dc.contributor.authorGriffith, Kathleenen_US
dc.contributor.authorPlowden, Keithen_US
dc.contributor.authorMcGuire, Deborahen_US
dc.contributor.authorRoyak-Schaler, Reneeen_US
dc.contributor.authorSteinberger, Eileenen_US
dc.author.detailsKathleen Griffith, PHD CRNP AOCN, Postdoctoral Fellow, Johns Hopkins University School of Nursing, Baltimore, Maryland, USA, email: kgriffith@jhmi.edu; Keith Plowden, PhD, RN; Deborah McGuire, PhD, RN, FAAN, University of Maryland, School of Nursing, Baltimore, Maryland; Renee Royak-Schaler, PhD, MEd; Eileen Steinberger, MD, MS, University of Maryland, School of Public Health, Baltimore, Marylanden_US
dc.identifier.urihttp://hdl.handle.net/10755/165258-
dc.description.abstractAfrican Americans have low rates of colorectal cancer (CRC) screening, and little is known about factors influencing their participation. This study sought to identify biological, psychosocial/behavioral, and social factors that predicted timely CRC screening (i.e. completion of risk-appropriate tests within a recommended time frame) in African American (AA) men and women aged > 40 in Maryland. Cancer screening and prevention have been ranked within the top 10 research priorities for ONS in both 2000 and 2004. The Biopsychosocial BPS) Model was used to guide this study. Data from 580 AA participants in the 2002 Maryland Cancer Survey (MCS) were examined in a secondary analysis to determine whether biological (age, gender, CRC family history), psychosocial/behavioral (mammogram and prostate specific antigen [PSA] screening history, body mass index, activity level, fruit/vegetable consumption, alcohol, smoking, cancer concern, cancer perceived risk, perception of familial cancer), and social (education, employment, insurance, access to healthcare provider [HCP], and HCP recommendation of fecal occult blood test and/or sigmoidoscopy/colonoscopy) factors predicted timely CRC screening. Simultaneous, hierarchical block, and stepwise entry logistic regression analyses of individual and grouped variables were conducted. For individuals without a family history of CRC (n=473), HCP recommendation of fecal occult blood test (OR 11.90, 95% CI: 6.84, 20.71) and sigmoidoscopy/colonscopy (OR 7.06, 95% CI 4.11, 12.14), moderate/vigorous activity (OR 1.70, 95% CI: 1.02, 2.82), and history of PSA screening (OR 2.81, 95% CI 1.01, 7.81) predicted timely CRC screening. For individuals with a family history of CRC (N=86) recommendation of sigmoidoscopy/colonscopy (OR 24.3, 95% CI 5.30, 111.34) and vigorous activity (OR 5.21, 95% CI: 1.09, 24.88) predicted timely CRC screening. CRC family history did not predict screening when age, education, and insurance were controlled. HCP recommendation was the most important predictor of timely CRC screening, regardless of family history of CRC. Investigation of other potential predictors of screening not available in the MCS dataset and socioeconomic and other variables that limit access to HCPs is warranted.en_GB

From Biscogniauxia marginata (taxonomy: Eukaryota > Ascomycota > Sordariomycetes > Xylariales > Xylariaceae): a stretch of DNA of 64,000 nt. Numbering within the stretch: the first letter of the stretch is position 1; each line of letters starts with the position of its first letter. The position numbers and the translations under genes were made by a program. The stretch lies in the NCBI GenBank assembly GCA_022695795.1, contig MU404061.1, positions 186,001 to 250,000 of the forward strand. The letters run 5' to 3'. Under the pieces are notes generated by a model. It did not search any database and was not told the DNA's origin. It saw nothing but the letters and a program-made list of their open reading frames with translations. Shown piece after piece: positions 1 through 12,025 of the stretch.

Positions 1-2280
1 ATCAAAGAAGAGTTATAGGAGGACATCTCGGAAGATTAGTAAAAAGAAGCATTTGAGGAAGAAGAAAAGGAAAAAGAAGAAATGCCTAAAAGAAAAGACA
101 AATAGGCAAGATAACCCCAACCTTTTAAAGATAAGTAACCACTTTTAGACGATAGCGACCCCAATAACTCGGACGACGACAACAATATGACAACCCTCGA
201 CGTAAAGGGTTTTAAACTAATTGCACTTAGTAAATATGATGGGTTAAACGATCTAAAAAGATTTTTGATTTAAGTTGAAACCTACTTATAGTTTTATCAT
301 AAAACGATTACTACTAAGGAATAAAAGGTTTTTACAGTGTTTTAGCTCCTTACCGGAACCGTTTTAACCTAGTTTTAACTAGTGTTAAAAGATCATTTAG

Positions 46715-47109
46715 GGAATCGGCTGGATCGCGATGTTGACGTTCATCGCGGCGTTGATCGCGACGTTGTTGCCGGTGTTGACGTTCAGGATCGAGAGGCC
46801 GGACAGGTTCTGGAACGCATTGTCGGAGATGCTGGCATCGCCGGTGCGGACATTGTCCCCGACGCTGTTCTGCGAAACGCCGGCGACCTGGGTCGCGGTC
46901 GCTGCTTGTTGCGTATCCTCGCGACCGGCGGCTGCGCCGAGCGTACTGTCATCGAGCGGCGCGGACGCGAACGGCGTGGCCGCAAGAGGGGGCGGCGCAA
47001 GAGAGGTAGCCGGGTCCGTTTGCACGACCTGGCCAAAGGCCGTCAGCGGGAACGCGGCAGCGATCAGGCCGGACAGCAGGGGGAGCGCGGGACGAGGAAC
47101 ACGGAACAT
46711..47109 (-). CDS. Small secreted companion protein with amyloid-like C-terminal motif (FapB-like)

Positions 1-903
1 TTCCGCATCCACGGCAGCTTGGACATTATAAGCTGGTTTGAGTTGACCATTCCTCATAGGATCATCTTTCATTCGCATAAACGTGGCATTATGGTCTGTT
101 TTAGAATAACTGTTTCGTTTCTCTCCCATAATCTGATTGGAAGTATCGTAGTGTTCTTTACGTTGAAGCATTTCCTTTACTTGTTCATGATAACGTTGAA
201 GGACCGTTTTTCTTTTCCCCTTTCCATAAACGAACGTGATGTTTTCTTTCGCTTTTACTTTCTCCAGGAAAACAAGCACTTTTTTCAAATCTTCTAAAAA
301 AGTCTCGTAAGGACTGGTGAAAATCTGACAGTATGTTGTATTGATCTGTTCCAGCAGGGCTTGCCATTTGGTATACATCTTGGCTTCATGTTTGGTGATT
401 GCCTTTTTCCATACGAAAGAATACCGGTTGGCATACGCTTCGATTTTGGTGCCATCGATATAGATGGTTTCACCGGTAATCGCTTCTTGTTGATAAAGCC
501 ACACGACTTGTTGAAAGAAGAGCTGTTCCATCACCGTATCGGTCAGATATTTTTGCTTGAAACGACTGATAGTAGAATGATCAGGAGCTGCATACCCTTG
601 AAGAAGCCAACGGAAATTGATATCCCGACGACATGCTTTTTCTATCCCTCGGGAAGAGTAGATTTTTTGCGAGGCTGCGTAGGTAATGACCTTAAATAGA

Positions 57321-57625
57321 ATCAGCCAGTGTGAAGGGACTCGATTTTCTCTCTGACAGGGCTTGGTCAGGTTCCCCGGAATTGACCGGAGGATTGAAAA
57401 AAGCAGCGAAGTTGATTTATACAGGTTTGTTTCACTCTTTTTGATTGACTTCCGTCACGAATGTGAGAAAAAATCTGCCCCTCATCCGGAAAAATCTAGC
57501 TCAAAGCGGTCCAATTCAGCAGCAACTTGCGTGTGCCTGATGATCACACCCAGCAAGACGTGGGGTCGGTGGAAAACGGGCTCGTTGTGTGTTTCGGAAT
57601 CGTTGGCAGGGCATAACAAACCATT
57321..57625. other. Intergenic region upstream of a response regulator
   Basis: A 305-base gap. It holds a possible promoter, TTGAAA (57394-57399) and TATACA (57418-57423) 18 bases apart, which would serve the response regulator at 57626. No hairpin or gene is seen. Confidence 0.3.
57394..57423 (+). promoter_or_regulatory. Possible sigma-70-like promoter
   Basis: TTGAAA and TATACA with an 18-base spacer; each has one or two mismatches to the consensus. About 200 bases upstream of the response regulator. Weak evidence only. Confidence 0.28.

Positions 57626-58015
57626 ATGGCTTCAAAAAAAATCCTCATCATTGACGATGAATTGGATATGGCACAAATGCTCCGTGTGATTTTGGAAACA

dc.date.available2011-10-27T12:15:19Z-
dc.date.issued2011-10-27en_GB
dc.date.accessioned2011-10-27T12:15:19Z-
dc.conference.date2007en_US
dc.conference.name32nd Annual Oncology Nursing Society Congressen_US
dc.conference.hostOncology Nursing Societyen_US
dc.conference.locationLas Vegas, Nevada, USAen_US
dc.description.noteThis is an abstract-only submission. If the author has submitted a full-text item based on this abstract, you may find it by browsing the Virginia Henderson Global Nursing e-Repository by author. If author contact information is available in this abstract, please feel free to contact him or her with your queries regarding this submission. Alternatively, please contact the conference host, journal, or publisher (according to the circumstance) for further details regarding this item. If a citation is listed in this record, the item has been published and is available via open-access avenues or a journal/database subscription. Contact your library for assistance in obtaining the as-published article.-